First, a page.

Caring for Patients During the Coronavirus Pandemic


A letter from Dr. Hinckley and RSC physicians

Team of doctors talking to a patient in the office about care during the coronavirus pandemic | RSC SF Bay Area

Dear RSC Community,

In the fast and furious world of emerging data about the coronavirus, we wanted to take a moment to update you. The leadership team along with the physicians at RSC are hard at work strategizing about how to care for you, our patients, while coronavirus looms in our minds. You depend on us to help solve a true medical issue: infertility, both now and in the future, in times of peace and in times of pandemic.

The physicians at RSC chose to go into this field of medicine as we felt a calling to serve those who have a desire to create families. We signed oaths, promising to remember that you are more than a patient, you are a person. We also promise to do no harm, to move forward using past scientific knowledge while considering future advancements, to prevent disease where we can, and to consider our obligations to society.

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RSC is doing our part to help contain coronavirus

In light of this, we are continuously making decisions in regard to our operations. There are several key directives that we are using to guide our decisions:

  1. Our responsibility to the larger Bay Area community to flatten the curve of coronavirus so that we do not overwhelm hospitals with those that are most at risk for severe consequences of coronavirus.
  2. Insuring we are doing our part in preventing the spread of the coronavirus to our patients and to their families.
  3. To fulfill our duty to current patients who are placing their trust in us to become pregnant both now and in the future.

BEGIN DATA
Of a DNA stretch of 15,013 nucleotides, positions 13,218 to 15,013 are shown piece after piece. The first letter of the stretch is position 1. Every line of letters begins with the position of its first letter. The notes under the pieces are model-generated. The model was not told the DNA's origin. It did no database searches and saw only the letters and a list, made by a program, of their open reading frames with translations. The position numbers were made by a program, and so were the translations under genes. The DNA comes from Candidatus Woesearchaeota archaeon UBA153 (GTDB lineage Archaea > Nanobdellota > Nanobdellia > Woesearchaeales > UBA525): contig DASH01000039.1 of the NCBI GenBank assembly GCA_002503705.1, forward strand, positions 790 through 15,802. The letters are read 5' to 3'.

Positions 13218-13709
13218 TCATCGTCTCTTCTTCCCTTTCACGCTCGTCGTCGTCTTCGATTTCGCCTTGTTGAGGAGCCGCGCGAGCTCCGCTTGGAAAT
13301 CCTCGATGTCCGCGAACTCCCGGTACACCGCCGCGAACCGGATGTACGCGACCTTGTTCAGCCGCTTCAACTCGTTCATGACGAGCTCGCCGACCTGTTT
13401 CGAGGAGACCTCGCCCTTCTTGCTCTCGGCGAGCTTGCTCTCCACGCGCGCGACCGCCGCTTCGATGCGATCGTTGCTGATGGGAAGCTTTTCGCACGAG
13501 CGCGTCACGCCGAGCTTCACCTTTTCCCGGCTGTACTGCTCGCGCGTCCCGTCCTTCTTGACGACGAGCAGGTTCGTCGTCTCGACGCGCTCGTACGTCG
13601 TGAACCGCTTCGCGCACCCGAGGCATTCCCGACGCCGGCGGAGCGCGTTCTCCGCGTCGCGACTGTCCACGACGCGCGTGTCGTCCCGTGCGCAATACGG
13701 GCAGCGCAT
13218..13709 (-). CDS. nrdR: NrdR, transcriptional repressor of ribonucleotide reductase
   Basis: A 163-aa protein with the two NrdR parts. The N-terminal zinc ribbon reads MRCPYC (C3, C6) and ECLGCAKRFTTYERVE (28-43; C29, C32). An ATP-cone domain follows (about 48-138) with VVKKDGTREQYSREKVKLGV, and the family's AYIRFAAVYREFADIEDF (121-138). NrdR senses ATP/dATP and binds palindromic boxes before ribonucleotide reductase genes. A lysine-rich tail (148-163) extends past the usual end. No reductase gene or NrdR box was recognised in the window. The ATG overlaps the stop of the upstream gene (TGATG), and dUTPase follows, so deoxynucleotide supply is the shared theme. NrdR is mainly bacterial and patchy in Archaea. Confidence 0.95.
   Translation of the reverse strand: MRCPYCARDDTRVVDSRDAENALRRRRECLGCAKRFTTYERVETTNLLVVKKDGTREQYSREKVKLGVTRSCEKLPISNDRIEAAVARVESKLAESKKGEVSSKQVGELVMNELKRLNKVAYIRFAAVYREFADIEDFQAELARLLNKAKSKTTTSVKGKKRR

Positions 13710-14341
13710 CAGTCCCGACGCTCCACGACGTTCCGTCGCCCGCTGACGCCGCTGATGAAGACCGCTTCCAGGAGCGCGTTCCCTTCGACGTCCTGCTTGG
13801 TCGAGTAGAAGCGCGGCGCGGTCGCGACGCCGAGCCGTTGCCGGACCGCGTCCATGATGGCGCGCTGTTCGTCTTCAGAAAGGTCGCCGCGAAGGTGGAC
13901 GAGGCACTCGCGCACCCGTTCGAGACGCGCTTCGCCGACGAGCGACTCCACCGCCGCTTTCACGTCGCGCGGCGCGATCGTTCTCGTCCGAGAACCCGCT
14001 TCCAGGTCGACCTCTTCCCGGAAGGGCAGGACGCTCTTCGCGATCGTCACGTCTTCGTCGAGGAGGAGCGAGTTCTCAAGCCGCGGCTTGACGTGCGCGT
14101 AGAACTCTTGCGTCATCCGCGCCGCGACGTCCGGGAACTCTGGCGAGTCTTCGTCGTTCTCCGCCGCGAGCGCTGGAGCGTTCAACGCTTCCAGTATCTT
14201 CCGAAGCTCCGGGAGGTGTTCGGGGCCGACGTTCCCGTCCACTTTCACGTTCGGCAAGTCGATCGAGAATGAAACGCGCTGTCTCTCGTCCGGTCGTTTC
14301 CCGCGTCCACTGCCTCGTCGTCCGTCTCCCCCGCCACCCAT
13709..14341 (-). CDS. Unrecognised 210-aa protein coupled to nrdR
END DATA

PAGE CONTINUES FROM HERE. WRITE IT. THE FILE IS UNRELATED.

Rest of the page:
4. We will continue to diagnose and treat infertility, understanding the time-sensitive nature of this disease.
  5. Protecting our staff, their health and their ability to do the essential functions of their job that help people have families.

We have stopped all new in vitro fertilization, intrauterine insemination and frozen embryo transfer cycles. Additionally, we have stopped all new diagnostic testing that would require a visit to the clinic. All of the IVF, IUI, and FET cycles that were in progress when the shelter-in-place order went out will be completed very soon.

Changes to help patients, staff & the healthcare community

We hope to be able to restart some IVF “freeze all” cycles in the near future, but with some specific changes to protect patients and our community. We are aware new cases of coronavirus will be diagnosed. However, we believe that by reducing the volume of patients in cycle, we will safely be able to continue essential medical care.

This will allow us to follow guidelines regarding social distancing, screening of patients for symptoms of coronavirus, and quarantining any staff members who may have come in contact with the virus or show symptoms that might represent infection. In addition, we have changed many of the protocols in our office to nearly eliminate the use of essential personal protective equipment (PPE) that the local hospitals will need.

We are in communication with anesthesiologists to ensure that we are not utilizing healthcare providers who are needed at the hospitals. We are creating teams of clerks, nurses, medical assistants and embryologists to be able to isolate any team that might have exposure to coronavirus and need quarantine. We have temporarily closed three of our four locations in order to minimize RSC’s footprint.

“We want to make sure everyone understands that the plans we have made may need to change at any moment. We will notify our patents and their loved ones ASAP if any of our policies shift further. If you have started into a cycle and are not able to complete it, we have financial and pharmaceutical solutions. We do not currently believe there will be a long queue to get into cycle.”

We take our responsibility to our patients seriously

Our devotion to you, our patients, is driving our response. The greater social responsibility we have is in the forefront of our minds. Never before has ethical decision-making seemed so personal. We want you to know from the bottom of our hearts that we feel for you during this situation.

We are committed to staying the course and being here once the world returns to normal, when families can play in parks on swing sets, grandmas can be hugged, and new babies can be brought into a safer world.

Until we see you next,

Dr. Hinckley and the physicians at RSC